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Why identity theft is now a booming digital industry

Alex Matchett's password to the wise: HNWs are particularly appetising targets for online fraudsters.

If you’re the Duke of Marlborough and you’re staying at some of London’s finest establishments, you might as well enjoy yourself — rack up a room bill of nearly £2,000 and treat your new friends at the bar, for starters.

For a dash of intrigue, drop that the reason you’re at a hotel rather than your London place is that there is a hitman after you. Sounds like a crime novel? The twist here is almost as weird as anything Agatha Christie came up with: our aristocrat was not in fact Jamie Spencer-Churchill, as he claimed, but con artist Alexander Wood. He was arrested for fraud after fleeing his last bolthole, having been asked to show ID.

There is a sequel. A British Airways executive, Colin Palmer, visited a string of London hotels and establishments, asking for his bills to be sent to the airline. When staff became suspicious, they were put in touch with a BA employee who told them Palmer had left his luggage at Heathrow and should be allowed to stay as a VIP. Their suspicion did not abate, and they called the police, who arrested Mr Palmer — or, we should say, Alexander Wood, unperturbed, on bail from his first offence.

This is almost a romantic notion of a confidence trickster, but His Grace is rare among today’s impersonators: if someone is pretending to be you now, they’re much more likely to be doing so online.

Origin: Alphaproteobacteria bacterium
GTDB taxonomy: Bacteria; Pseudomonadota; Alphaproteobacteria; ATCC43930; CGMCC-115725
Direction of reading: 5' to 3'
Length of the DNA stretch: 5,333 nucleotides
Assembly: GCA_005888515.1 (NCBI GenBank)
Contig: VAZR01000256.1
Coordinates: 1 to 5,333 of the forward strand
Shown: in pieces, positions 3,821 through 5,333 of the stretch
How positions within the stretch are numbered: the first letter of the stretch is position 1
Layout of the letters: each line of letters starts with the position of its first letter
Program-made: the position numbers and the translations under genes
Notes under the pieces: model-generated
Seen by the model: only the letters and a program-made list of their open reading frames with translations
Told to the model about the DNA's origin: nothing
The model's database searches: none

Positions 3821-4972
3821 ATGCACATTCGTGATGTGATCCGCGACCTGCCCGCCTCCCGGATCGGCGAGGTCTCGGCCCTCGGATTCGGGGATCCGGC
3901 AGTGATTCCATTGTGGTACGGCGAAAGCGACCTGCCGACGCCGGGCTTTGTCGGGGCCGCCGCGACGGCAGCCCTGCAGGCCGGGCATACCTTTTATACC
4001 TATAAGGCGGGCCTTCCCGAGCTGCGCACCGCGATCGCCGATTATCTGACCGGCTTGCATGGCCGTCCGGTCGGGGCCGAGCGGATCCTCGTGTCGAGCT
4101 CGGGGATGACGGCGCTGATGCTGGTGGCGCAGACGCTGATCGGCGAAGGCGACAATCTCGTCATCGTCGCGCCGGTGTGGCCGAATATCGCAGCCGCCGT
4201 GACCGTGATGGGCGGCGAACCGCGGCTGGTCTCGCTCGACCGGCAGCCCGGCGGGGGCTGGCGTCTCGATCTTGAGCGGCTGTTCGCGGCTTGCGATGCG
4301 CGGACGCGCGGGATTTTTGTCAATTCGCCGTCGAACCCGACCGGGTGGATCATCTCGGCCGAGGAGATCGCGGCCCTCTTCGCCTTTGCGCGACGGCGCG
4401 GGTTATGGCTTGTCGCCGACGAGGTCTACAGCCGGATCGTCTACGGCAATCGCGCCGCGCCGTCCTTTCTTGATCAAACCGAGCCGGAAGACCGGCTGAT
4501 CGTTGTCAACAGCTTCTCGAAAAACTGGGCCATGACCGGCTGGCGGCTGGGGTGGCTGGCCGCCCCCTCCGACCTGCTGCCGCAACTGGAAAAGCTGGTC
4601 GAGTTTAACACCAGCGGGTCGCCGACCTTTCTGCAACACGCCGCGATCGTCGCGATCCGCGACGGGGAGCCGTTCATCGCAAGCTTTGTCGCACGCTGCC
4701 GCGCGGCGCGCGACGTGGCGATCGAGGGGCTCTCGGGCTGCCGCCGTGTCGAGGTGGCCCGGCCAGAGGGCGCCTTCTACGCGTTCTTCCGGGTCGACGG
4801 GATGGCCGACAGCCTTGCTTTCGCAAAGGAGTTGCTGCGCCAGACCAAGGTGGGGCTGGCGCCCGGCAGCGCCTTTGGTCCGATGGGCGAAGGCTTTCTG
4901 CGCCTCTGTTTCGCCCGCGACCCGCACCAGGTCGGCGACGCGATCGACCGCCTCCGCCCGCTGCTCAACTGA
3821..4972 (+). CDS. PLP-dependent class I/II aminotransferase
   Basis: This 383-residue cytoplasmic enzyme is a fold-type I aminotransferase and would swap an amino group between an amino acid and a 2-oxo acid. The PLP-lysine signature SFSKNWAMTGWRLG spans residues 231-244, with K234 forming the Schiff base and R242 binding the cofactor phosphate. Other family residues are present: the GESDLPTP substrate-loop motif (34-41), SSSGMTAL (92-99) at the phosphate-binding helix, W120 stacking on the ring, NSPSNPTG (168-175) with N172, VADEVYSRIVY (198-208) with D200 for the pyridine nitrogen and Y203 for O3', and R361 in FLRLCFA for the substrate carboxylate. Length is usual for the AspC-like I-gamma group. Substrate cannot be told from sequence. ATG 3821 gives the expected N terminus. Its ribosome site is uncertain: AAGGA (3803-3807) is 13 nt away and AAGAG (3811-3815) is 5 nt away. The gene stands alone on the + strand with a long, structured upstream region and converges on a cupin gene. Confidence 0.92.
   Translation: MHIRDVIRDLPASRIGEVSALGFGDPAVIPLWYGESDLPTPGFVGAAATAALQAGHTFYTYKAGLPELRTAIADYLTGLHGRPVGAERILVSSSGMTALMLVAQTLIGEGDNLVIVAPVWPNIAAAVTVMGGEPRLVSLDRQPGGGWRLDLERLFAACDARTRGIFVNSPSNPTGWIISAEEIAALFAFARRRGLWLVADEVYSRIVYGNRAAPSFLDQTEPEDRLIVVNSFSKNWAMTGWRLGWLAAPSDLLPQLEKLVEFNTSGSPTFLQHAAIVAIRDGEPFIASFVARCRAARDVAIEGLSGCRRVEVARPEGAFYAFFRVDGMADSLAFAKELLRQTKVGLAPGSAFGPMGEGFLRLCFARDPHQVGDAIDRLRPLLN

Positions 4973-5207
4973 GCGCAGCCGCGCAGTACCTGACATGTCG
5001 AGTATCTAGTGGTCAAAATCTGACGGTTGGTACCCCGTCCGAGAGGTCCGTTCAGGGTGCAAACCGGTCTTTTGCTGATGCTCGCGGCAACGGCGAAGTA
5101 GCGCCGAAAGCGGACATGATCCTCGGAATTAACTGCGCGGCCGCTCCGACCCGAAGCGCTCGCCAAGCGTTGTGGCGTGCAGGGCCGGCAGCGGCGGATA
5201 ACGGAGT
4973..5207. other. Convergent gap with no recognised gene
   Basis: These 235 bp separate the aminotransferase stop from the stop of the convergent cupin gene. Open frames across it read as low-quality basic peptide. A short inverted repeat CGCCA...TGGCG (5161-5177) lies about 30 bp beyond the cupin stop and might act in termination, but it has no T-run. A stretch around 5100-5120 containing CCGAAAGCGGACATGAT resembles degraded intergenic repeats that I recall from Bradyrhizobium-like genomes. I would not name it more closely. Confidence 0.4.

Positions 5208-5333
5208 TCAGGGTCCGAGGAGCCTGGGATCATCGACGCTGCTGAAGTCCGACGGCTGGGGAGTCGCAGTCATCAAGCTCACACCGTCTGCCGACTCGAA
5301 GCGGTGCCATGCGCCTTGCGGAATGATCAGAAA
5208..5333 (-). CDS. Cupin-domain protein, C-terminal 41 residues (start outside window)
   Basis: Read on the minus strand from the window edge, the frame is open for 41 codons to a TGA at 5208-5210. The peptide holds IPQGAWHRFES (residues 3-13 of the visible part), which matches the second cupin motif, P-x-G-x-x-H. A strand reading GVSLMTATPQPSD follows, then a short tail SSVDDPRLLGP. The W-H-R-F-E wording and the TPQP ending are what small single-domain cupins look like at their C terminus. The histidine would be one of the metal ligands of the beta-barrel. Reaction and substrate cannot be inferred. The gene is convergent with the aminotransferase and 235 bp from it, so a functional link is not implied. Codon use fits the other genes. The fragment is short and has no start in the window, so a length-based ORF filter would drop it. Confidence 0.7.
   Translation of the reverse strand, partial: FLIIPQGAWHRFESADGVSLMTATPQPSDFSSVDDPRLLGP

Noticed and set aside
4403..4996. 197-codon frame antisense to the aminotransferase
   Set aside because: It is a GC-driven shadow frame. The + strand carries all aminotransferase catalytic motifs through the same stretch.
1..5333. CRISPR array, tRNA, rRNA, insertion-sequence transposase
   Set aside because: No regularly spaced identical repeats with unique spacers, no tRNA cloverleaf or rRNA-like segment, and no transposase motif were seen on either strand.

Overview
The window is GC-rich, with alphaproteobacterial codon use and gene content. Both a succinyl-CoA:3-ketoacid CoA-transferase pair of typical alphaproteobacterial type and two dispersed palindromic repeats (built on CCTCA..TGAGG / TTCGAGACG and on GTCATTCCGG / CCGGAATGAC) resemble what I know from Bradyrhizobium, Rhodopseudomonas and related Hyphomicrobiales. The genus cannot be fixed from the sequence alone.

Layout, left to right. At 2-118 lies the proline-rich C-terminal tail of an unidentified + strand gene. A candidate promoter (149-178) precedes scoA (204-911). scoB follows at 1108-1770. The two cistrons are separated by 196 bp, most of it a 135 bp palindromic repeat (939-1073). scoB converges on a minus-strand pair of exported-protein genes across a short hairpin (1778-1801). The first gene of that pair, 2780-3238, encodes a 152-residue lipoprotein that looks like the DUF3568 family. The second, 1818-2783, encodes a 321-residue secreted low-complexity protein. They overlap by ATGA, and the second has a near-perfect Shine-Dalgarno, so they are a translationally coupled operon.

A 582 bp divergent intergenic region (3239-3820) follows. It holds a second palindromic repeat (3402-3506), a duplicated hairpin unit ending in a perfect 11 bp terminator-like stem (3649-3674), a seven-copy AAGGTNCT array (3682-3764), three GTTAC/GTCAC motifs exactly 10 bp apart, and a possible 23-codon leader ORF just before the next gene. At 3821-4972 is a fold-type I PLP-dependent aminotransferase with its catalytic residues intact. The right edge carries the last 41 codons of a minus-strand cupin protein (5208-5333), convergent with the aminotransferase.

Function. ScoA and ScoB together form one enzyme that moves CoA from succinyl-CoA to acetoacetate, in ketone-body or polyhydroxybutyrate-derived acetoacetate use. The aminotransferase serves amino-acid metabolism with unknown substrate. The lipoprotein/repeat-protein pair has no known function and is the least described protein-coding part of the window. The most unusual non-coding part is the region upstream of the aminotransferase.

‘Ten years ago, if I was talking about stealing your identity I probably did it by standing outside your house and picking up bits of paper,’ says Dave King, CEO of cyber reputation and security firm Digitalis. ‘Five years ago we started to see data theft occurring online using social engineering — which is the use of information out there about you to perpetrate crimes — and now what we’re seeing is the mass theft of data from major corporations.’

That criminals can now jigsaw together your social media and online personal information has presented a major challenge to the likes of Roderick Jones and Frances Dewing at Concentric Advisors, a US West Coast tech security firm that protects the online profiles and data of some of Silicon Valley’s billionaires, among others.

‘People with more than a million dollars of assets have definitely had a cyber-attack on them — they just don’t see it that way,’ says Jones.

They might not see it that way because online hacking has developed from mere password guessing and bombarding systems with emails into the kind of sophisticated impersonation that inspired Alexander Wood.

To highlight how cyber impersonation can affect whole companies, Dewing uses the example of Xoom, an online payment company where they estimate an employee fell for a ‘socially engineered’ scam. This involved tracking the individual through social media and sending them a tailored email such as ‘congratulations on your recent marathon’. Then, once that email was opened on a company computer, the criminals could get on to the servers, watch everything that was happening and make another impersonation.

‘They figure out the behaviour pattern of the CEO and wait until he’s on a plane somewhere and can’t be reached,’ says Dewing. With Xoom, the criminals sent an email from the CEO’s account in his voice to the head of finance requesting money for a confidential deal — and the head of finance wired out $30 million. Similar scams are alleged to have targeted a number of businesses in Australia.